“I’m not just a banjo player trying to write a concerto,” he says. “I’m Bela Anton Leos trying to write a concerto. Bela Bartok, Anton Webern, and Leos Janacek. The person who gave me all those names disappeared after I was born. I think that’s why this whole project is so important to me. Because of my father.”

When Trischka wondered aloud whether it might be time for Fleck to meet his father, Bela agreed. At the University of Maryland, “Some of the students were waiting in line at his father’s desk… Bela got in the line. When it was his turn, he said, ‘Hi. It’s Bela. I’m your son.’ It was a pretty intense moment.”

Early on in the project Bela makes it very clear to his wife Abigail Washburn, a singer, songwriter, and banjo player in her own right, that this concerto must necessarily be his own composition, arising from his own imagination, bearing his personal stamp. He was determined to divorce his concerto from the bluegrass music traditionally associated with the banjo, even to the extent of side-stepping the key of G Major.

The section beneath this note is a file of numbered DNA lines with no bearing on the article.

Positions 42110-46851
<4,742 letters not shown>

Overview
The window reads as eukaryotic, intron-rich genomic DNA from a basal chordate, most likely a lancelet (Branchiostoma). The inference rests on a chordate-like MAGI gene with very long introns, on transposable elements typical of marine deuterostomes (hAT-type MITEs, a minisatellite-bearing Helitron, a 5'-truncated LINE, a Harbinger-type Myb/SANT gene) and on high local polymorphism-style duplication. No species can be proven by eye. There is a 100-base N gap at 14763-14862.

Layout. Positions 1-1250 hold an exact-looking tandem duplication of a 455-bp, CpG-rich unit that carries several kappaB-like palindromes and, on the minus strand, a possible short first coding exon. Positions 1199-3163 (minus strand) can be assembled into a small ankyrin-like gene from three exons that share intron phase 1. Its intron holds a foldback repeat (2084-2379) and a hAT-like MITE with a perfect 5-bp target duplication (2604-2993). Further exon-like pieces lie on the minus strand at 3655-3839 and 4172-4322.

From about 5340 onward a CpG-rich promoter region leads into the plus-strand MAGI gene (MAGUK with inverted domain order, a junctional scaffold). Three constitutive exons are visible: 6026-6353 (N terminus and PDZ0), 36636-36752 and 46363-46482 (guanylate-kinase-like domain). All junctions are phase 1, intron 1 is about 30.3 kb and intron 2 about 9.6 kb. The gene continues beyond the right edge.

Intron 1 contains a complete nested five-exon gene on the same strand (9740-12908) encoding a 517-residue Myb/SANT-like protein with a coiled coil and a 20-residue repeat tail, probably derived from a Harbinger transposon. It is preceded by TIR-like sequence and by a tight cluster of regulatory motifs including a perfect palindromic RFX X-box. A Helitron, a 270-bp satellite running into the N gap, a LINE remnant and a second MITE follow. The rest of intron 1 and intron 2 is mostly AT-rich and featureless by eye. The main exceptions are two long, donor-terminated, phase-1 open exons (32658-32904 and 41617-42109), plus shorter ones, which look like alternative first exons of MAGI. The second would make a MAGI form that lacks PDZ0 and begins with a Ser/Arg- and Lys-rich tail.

“My banjo is tuned to G Major. That gives it that classic bluegrass sound. Mostly I avoid that sound intentionally.” Although he admits, “(G Major is) inevitable from the point of view that it’s a banjo concerto.”

To insulate himself against distractions, Fleck made two writing journeys, to Cannon Beach in Tillamook, Oregon during October 2010 and to Tecate, Mexico in January 2011.

Fleck found that daily runs along the shoreline and forest trails while listening to classical composers on his iPod stimulated his creative process.

“Right now Bela Bartok is in heavy rotation. I’ve never listened to him before now.” Fleck discovered that the music of Bartok (1881 – 1945), who fled his native Hungary to New York City in the 1930s to escape Nazi oppression, is “wild and complicated and tense.” Bela reads a Bartok biography, “The Naked Face of Genius”, that describes the composer strolling same streets where Fleck grew up.

Bela was averse to collaboration, but he did solicit advice.

“The first concerto I saw that was written and performed by a living human being was by Edgar Meyer. He’s my entree into this world, and without Edgar I wouldn’t be doing any of this stuff.”